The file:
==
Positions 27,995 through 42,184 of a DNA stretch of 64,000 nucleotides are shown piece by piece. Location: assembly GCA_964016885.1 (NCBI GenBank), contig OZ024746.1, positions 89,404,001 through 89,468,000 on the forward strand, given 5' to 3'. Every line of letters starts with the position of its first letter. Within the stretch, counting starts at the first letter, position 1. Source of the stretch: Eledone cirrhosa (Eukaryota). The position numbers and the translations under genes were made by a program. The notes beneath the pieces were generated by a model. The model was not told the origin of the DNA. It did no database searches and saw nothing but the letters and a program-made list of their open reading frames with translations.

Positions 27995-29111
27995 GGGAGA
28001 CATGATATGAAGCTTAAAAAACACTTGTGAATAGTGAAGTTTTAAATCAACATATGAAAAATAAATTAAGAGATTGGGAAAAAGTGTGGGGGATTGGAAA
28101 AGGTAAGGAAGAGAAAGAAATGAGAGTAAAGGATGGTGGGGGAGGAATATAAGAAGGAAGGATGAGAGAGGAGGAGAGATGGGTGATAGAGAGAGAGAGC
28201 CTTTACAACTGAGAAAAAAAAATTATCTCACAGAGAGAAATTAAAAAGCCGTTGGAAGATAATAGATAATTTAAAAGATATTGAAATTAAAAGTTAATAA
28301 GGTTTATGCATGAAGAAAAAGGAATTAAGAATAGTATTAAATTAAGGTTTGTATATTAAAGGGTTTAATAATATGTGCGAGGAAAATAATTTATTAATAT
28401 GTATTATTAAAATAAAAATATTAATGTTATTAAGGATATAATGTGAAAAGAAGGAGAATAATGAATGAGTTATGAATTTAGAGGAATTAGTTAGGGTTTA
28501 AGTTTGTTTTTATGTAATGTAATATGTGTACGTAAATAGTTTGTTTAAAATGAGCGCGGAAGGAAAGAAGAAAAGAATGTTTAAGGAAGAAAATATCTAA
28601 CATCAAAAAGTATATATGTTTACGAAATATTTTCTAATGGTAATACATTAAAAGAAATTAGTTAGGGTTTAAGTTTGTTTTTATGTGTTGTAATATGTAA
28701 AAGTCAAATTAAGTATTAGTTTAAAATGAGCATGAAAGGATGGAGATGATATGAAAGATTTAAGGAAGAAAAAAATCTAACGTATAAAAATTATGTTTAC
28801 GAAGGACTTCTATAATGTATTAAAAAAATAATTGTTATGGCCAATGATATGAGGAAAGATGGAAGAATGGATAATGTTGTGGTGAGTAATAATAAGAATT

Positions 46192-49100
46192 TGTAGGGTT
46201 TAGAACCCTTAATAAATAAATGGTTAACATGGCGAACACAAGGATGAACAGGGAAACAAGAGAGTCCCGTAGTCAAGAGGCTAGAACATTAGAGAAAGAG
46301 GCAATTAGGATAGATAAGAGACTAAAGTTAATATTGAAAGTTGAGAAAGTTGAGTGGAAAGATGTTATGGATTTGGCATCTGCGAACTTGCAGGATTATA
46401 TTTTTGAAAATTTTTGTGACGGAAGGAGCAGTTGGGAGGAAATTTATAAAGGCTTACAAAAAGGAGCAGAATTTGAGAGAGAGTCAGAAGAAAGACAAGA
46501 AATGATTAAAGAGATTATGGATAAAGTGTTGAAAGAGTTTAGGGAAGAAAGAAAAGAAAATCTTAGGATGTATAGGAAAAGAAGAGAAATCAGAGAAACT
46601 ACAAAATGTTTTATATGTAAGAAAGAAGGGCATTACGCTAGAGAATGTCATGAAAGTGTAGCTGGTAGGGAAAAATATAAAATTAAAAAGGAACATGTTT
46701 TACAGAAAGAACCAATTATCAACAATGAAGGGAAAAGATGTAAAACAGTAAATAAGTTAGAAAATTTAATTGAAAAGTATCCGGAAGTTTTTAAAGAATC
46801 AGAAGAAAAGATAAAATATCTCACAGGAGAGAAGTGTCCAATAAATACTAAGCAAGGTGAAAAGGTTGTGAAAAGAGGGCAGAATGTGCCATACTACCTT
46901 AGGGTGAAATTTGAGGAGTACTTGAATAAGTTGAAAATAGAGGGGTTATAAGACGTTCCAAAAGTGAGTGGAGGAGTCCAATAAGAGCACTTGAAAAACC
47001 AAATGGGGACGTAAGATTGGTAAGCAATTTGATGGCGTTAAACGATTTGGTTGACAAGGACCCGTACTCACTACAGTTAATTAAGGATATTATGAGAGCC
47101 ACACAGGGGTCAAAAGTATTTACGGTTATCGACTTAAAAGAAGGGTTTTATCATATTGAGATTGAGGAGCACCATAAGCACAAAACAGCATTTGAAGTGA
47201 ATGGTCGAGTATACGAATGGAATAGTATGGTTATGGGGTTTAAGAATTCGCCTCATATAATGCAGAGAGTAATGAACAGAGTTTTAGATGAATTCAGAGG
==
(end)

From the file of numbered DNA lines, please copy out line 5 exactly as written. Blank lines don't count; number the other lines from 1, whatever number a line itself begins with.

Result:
28101 AGGTAAGGAAGAGAAAGAAATGAGAGTAAAGGATGGTGGGGGAGGAATATAAGAAGGAAGGATGAGAGAGGAGGAGAGATGGGTGATAGAGAGAGAGAGC